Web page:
You would think, with a high school nestled closely to a college campus, there would be bounteous amounts of food emporiums. You would be wrong. We finally settled for a Chinese restaurant (with mercifully padded chairs) because we wanted to be back for:

Seven Dwarves to the Rescue - Prince Charming is off fighting a war, and the Princess (who is Snow White, I guess), gets suckered into a trap by the Prince of Darkness, who hopes Snow White will marry him. Of course, it is up to the plucky Dwarves to overcome deathtrap after deathtrap to rescue the princess. It is claimed that NOWFF received death threats if they ever showed this movie again, but tell you what: You can show Seven Dwarves eight times in a row if you want to, but show Serpent Island again and we'll have to explore the nuclear option. Andrew was in heaven because there was a plenitude of midgets on hand; I just shook my head with the sad realization that Krull totally ripped off this movie.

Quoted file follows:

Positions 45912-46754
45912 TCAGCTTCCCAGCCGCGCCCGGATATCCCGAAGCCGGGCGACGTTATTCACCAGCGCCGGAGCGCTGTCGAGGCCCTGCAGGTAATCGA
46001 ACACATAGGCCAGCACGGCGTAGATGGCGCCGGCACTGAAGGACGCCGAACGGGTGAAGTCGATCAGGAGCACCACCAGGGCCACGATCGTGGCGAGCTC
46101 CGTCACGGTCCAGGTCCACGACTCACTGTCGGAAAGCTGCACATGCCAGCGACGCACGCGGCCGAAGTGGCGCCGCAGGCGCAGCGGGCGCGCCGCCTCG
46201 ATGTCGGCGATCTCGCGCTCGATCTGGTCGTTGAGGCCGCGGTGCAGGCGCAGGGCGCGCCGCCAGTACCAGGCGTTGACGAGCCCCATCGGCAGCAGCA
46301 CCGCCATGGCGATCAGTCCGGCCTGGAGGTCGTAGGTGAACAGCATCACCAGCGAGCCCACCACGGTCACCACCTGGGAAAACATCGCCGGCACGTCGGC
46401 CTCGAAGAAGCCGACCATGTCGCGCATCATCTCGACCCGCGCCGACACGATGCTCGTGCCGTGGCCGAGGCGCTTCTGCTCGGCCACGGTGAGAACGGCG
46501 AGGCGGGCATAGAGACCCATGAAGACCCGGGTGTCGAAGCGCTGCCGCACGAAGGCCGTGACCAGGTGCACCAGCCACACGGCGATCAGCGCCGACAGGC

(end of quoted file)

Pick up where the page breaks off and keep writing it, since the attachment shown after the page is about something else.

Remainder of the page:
Chris and Scott introduced Godzilla vs. Monster Zero (Stomp Tokyo was a sponsor), which is one of my favorite Godzilla movies, not least for the Big G doing the Safety Dance (Andrew has an excellent MPEG of this at that link).

Speaking of Andrew, he still could not feel his ass.

Navy vs. The Night Monsters - Yawn. Carnivorous trees. Great cast though. And any movie that ends with napalm and stock footage of Viet Nam going up in flames allows us to chant "USA! USA! USA!", which is cool.

Plan 9 from Outer Space - Okay. I admit it. I am now officially sick of Plan 9. If I go a couple of years without seeing Plan 9 again, I will be a happy man. Wood directed other, equally bad movies, for God's sake. It didn't help that once again, I found myself on Ground Zero for hurled paper plates, with the nasty cheap things whizzing past my ear more than once. I felt like James Bond fighting Oddjob.

After a screening of Duck Dodgers in the 24 1/2 Century, it was over, and none of us could feel our asses (Mrs. Freex spent the last two movies standing at the back of the auditorium. Standing. What bliss!). The B-Masters policed their area, and retired to the lobby. Katie, Lisa and myself spent a few moments waiting for Andrew. I eventually went back into the auditorium and found him, true to form, cleaning up messes other people had left. You know, except for bellowing things like "I CAN'T... FEEL... MY ASS!!!!" in crowded auditoriums, this guy will make a great role model.